3 remote technical writer lessons

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Photo by Daria Nepriakhina on Unsplash

I’ve become sort of a student of remote working because of my freelancing and consulting work. A special area of interest is the changes (both good and bad) in dynamics and project management that sometimes occur when a remote technical writer joins the team.

While this post speaks more about remote technical writing projects, you may find that you’ve bumped up against one or more of these things while working as a remote writer:

Microsoft Office might just be your Frenemy

While some may color me a “Microsoft Office fanboy”, Microsoft Office is ubiquitous in my local marketplace so I’ve had to make it work to get my job done. As a remote writer, you may have to contend with file corruptions, template issues, and sundry document format and versioning issues all on your own. A couple of document versions put together with bad habits may mean your remote writing project becomes more of a font fondling exercise in (re)formatting the document. My advice is t do your best to own all facets of the document you are writing including the template and document management.

Out of sight shouldn’t be out of Mind

Writing projects especially those of the technical writing persuasion are usually lowest on the project manager’s list of priorities but still rank as a line item on a project schedule. It’s important to keep your writing project from falling off the project manager’s radar. You can do this by actively participating in team status calls; making your presence known through IM sessions; and doing what you can so you and your writing project(s) make project milestones and get the attention and resources they need to complete successfully.

Like it or not you are a project manager

Whether you are an employee, contractor, or freelancer working remotely, project management is part of your responsibilities whether explicitly or not. Too often writing projects can be ignored and you have to implement your own project management and communications strategy. Then again, if your experience has been anything like mine, you’ve found that there are a lot of managers who don’t understand what it takes to deliver a writing project. If you find yourself strapped with a manager like this, expect an education exercise at best and at worst keep a paper trail of your communications with management.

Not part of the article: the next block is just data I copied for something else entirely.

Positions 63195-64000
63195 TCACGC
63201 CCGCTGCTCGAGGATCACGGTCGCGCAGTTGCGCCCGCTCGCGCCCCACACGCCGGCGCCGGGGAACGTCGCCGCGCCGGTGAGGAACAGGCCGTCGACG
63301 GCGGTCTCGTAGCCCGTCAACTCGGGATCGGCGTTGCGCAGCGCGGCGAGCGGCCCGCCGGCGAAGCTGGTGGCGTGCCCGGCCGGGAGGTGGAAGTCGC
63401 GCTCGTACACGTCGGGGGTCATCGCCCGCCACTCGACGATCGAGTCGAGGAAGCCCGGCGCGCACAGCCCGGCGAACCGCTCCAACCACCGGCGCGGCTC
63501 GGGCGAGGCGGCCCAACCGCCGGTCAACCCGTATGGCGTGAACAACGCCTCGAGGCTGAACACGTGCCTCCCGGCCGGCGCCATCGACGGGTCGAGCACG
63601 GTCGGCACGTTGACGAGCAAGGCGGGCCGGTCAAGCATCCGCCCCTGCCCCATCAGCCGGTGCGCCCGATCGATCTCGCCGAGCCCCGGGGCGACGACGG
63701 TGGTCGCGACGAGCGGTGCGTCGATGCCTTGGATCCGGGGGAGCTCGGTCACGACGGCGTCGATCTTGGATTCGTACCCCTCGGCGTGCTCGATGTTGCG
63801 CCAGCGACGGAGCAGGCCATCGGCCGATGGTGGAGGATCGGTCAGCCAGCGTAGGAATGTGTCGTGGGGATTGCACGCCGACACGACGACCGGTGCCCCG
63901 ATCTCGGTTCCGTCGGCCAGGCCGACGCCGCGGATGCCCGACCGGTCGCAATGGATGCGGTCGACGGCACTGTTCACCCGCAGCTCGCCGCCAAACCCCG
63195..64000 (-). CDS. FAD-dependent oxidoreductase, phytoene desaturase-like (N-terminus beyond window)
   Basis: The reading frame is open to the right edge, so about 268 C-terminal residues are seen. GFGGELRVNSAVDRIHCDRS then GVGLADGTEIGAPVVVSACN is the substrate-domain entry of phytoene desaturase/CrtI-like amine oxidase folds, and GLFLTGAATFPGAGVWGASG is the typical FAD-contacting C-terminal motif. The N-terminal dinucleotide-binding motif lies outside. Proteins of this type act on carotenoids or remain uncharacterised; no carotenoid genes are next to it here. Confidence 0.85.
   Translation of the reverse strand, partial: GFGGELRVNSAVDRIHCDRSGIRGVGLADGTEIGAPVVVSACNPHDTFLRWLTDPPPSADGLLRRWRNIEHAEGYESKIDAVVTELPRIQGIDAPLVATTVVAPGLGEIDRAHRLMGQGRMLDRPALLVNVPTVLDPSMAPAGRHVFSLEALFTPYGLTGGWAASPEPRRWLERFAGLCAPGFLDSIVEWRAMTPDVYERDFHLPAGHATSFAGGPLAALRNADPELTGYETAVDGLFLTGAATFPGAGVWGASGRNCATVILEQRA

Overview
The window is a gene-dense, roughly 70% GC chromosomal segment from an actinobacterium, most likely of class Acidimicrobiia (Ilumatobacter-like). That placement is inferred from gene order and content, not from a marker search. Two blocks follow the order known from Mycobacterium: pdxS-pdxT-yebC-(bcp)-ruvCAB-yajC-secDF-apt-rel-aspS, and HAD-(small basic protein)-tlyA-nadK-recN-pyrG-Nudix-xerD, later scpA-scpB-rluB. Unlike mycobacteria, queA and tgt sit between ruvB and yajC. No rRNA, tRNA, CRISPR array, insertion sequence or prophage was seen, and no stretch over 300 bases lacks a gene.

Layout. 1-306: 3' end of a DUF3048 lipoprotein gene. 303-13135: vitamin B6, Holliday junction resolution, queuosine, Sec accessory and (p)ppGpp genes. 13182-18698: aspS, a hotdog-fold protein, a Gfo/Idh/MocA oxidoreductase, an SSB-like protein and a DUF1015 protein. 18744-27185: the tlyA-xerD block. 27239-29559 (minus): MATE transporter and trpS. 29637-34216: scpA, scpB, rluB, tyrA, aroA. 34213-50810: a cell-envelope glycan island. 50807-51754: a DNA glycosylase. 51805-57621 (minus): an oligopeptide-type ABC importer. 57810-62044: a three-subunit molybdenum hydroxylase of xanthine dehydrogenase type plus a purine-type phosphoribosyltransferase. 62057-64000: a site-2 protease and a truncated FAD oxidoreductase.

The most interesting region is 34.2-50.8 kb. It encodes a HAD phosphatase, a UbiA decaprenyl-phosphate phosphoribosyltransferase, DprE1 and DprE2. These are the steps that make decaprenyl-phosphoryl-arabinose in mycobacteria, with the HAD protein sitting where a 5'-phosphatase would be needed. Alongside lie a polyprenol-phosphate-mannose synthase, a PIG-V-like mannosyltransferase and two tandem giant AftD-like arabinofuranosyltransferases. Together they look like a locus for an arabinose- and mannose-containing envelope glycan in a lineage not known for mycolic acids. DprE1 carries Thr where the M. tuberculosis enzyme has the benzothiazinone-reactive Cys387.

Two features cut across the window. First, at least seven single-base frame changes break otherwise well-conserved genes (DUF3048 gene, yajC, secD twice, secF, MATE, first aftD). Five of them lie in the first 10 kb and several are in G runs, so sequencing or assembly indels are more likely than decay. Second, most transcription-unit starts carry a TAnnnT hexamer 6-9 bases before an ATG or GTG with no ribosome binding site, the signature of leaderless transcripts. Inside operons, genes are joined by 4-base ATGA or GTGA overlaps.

These are only a few things that came to mind based upon my own experience and discussions with clients and professional colleagues.

What lessons have you learned from remote writing projects?

Hey there! My name is Will Kelly. I’m a technical writer and content development manager living and working in the Washington, DC area. After spending years focusing on technical and SDLC documentation, much of my work now focuses on thought leadership content and marketing collateral. My articles have been published by DevOps Agenda, Mobile Business Insights, TechBeacon, CNET TechRepublic, and others. Follow me on Twitter: @willkelly.

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